How much?! Shooting Derby on a budget.



A Canon 350D paired with a 85mm f1.8. It worked, sort of.

I’ve been living in God’s own country for long enough. That’s Yorkshire for those uninitiated, who bloody likely have not visited. Dickie Bird was seen in these parts recently. There’s also a nasty rumour that we’re tight in Yorkshire.

I’ve been here long enough to lose my cosmopolitan London ways and merge in with the locals and pick up a few traits.

Photographing Roller Derby can be bloody expensive, gear, then travel, accommodation, food, beer, single malts, it all adds up. If one can’t have a little decadence now and again, life isn’t worth living.

So, if you want to photograph Derby and don’t have the financial means to invest heavily, what gear can one get away with?

Since picking up a Canon 85mm f1.8 second hand in mint condition for £200, I have been mightily impressed by its quality, sharpness and overall ability to capture action on the track. The colour and saturation don’t stack up to the 135mm, but what can one expect? The 135 is a God. Okay, so I’ve paired it with a good body, but how would it work on an older camera?

I was looking for some HDMI cables at work the day, and in the back of the cupboard I came across an old camera bag, it was too heavy to be empty and so I was intrigued as to what may lay within. On opening, the back of the camera had a very small LCD screen, at once I knew it was old. On inspection it turned out to be a Canon 350D, complete with a 1GB memory card. The 350D was announced in 2005, 14 years ago, a lifetime in terms of technology.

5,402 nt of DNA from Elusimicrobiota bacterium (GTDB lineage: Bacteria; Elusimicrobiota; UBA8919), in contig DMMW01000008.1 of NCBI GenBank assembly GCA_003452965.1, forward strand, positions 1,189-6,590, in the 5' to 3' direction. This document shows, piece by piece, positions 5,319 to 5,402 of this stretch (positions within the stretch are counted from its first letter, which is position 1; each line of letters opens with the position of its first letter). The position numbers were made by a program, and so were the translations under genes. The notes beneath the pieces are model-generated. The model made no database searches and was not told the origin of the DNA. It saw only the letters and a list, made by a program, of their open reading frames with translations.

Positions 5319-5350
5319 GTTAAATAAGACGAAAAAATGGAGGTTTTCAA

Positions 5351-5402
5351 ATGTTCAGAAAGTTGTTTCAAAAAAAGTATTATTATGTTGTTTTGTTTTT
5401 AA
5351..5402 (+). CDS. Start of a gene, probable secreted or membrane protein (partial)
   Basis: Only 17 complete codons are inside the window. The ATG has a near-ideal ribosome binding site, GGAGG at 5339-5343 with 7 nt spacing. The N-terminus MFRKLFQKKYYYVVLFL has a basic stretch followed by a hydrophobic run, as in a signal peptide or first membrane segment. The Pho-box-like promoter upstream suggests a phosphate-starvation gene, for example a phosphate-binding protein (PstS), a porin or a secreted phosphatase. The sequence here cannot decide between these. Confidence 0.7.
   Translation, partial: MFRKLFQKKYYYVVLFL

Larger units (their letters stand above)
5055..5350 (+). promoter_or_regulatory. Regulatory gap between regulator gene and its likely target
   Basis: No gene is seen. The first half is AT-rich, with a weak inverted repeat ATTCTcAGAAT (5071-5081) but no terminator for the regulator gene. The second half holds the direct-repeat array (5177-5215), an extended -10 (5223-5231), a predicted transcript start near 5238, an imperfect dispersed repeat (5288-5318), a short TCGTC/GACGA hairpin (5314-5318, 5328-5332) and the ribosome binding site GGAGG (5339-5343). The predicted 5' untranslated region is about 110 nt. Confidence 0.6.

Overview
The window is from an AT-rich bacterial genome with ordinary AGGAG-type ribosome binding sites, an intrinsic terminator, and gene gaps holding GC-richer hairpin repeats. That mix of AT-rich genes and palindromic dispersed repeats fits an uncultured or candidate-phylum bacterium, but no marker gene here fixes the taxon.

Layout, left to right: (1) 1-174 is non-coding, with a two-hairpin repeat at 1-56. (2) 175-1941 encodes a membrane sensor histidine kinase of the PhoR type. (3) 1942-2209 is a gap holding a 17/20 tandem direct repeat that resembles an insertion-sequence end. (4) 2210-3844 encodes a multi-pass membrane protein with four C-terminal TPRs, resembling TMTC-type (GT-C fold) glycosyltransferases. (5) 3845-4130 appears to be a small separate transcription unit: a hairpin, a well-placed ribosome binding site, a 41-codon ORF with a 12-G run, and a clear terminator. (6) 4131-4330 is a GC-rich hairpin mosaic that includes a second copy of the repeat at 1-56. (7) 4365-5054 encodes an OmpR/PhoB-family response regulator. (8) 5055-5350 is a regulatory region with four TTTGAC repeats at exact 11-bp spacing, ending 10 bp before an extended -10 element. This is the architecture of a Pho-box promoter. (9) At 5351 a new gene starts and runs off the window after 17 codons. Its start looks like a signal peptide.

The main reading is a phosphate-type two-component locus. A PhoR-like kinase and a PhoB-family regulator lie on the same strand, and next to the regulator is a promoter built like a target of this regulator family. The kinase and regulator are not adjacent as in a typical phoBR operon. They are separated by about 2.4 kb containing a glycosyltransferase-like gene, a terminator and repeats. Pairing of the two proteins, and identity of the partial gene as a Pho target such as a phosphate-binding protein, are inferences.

A Canon 350D with 85mm f1.8.

An 8 Megapixel sensor, 7 focus points and topping out ISO 1600, could it cut it round the track?

The venue I had a chance to use it in isn’t bright, my usual settings would mean pushing this bit of kit as far as it could go. But on the plus side a second-hand 350D is only going to set you back £30 and the 85mm f1.8, £200, so it would mean shooting Derby for under £250. Bargain.


The 14 year old 350D faired better with less speedy action.

So how did it fair?

So, it’s slow…. So slow, only 2.8fps but the focus was zippier than expected. The screen on the back is of no use at all, it just about registers that you’ve taken a picture. As for the action on track, it doesn’t focus track at all, well nothing discernible. The colours are pretty mushy as well, but it is a 14-year-old camera. To be honest it wasn’t a fair test. The venue I was in pushes my normal gear to the limits, ISO 6400, f2 at 1/500th so using a camera where the native ISO tops out at 1600 was never going to be good. Can you use it to shoot Derby? Well, yes and no. In well lit venues it’ll probably get by. The keepers will be the ones in focus, rather than those that say anything. The images will re-size and crop for Facebook, but little else, forget printing.


I got the odd, one or two which were okay.

However, there are a plethora of decent 2nd hand cameras out there which will allow you to shoot Derby. A well-used Canon 1D IV will set you back less than £400 and for roughly the same price the full frame 6D, or a crop 7D II or 80D.

So, for aspiring Derby photographers, you can certainly get into the sport and make good images for less than £600. Less than £250, probably not. It was asking a lot of a 14-year-old camera.


Keepers were those in focus, rather than good action shots.



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